Older NHL coaches putting trust in restart plan despite COVID-19 concerns
With the NHL on track to resume its season, some of the league's older coaches are ready to return behind the bench, even though they're aware of the risks they'll have to assume.
"No doubt you're thinking of the different options you may have, whether it's wearing a mask, to what extent you are going to deal with your team and players," 60-year-old Montreal Canadiens head coach Claude Julien said, according to The Athletic's Pierre LeBrun. "I know it may be a challenge behind the bench more than anywhere else, but my thinking is that I need to be ready to adjust and have options when that time comes, depending on where we are at with COVID and our hockey circumstance."
Julien added: "That also means pulling myself out if I feel a real danger. My family and life are more important than my job at that point."
The NHL isn't planning to implement any age-based restrictions on its coaches. It will be up to each individual to determine if they are comfortable participating or not.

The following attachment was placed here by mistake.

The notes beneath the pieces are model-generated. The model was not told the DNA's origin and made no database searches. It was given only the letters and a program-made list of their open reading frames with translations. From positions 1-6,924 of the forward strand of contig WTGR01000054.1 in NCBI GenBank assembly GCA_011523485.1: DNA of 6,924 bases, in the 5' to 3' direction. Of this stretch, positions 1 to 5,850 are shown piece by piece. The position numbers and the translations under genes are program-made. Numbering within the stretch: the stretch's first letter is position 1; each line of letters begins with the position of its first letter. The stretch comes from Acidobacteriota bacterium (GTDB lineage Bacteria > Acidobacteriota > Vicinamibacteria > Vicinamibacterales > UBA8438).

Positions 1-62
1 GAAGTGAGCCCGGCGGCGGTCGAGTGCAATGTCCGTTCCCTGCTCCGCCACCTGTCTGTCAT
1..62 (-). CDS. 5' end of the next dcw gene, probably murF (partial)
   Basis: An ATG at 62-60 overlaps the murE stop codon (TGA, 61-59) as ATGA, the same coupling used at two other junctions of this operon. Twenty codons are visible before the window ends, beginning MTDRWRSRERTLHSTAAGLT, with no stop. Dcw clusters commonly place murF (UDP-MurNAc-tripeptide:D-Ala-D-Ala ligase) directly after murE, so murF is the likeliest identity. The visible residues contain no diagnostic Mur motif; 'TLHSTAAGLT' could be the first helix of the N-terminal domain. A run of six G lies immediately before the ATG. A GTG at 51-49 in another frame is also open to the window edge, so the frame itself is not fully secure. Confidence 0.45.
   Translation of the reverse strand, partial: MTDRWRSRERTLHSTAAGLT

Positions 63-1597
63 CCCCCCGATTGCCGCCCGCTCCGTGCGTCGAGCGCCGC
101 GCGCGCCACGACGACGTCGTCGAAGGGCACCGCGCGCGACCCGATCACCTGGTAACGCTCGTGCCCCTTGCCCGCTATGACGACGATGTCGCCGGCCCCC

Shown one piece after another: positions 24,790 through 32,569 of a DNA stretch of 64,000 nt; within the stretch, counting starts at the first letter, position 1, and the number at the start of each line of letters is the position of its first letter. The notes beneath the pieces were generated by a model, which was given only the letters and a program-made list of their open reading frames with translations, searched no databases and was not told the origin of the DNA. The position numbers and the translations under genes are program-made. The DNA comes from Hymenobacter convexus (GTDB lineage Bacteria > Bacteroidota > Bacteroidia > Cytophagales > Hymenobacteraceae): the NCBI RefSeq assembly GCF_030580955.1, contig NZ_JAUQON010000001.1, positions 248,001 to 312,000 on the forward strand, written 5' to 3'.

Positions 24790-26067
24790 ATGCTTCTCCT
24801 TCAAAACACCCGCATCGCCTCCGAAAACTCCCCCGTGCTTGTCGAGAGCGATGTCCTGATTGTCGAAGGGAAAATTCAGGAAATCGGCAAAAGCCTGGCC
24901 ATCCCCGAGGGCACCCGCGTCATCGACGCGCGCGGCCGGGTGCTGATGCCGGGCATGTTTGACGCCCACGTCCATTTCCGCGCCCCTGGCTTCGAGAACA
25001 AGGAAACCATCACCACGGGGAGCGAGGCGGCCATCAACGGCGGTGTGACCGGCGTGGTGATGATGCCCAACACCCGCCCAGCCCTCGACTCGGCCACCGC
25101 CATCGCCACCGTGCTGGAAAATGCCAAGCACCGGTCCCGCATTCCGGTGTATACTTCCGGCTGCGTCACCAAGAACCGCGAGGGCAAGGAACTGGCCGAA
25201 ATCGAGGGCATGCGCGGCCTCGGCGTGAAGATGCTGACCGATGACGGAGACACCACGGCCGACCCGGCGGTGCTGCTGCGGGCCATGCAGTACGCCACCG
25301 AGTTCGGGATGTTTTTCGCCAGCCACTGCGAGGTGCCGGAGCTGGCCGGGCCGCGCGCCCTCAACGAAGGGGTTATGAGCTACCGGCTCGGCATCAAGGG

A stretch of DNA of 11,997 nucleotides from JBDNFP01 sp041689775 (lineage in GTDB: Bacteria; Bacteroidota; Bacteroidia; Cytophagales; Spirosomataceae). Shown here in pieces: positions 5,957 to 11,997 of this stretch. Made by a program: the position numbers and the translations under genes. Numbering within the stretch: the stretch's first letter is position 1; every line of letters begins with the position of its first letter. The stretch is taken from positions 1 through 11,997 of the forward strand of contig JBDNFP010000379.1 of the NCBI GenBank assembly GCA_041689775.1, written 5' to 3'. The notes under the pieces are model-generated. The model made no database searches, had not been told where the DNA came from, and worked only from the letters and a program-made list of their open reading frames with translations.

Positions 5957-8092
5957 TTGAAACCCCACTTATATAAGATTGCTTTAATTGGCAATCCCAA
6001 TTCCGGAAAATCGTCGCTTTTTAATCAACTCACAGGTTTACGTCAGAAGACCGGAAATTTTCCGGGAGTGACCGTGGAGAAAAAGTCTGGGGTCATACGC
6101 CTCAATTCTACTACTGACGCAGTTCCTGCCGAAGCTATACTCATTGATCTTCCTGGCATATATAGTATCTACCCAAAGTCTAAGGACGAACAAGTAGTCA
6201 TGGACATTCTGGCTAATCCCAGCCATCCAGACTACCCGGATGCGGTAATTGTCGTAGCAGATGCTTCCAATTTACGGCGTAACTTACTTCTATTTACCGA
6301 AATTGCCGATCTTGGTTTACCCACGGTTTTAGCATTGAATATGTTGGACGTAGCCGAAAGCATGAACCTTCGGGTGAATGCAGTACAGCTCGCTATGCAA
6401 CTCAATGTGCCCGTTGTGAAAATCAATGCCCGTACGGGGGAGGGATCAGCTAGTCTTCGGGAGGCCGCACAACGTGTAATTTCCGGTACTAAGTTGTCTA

There are currently 12 active members on NHL coaching staffs who will be 60 or older by the end of June, LeBrun added.
Dallas Stars head coach Rick Bowness expressed his fear of contracting the virus, saying, "I've been giving it an awful lot of thought. Without a doubt. I'm 65." However, the oldest bench boss in the NHL is putting his trust in the league and is yearning to see what Phases 3 and 4 of its return-to-play plan will look like.
"We'll have to see how it all looks when we get there," Bowness said. "You've got to trust that the league and everyone is doing everything they can to protect us all. Until I get there and see how it's all laid out. If the safety and precautions are being met, then yeah, we'll go ahead with it."
The NHL is aiming to launch full training camps leaguewide July 10. Coaches and training personnel haven't been permitted to be on the ice with players during Phase 2.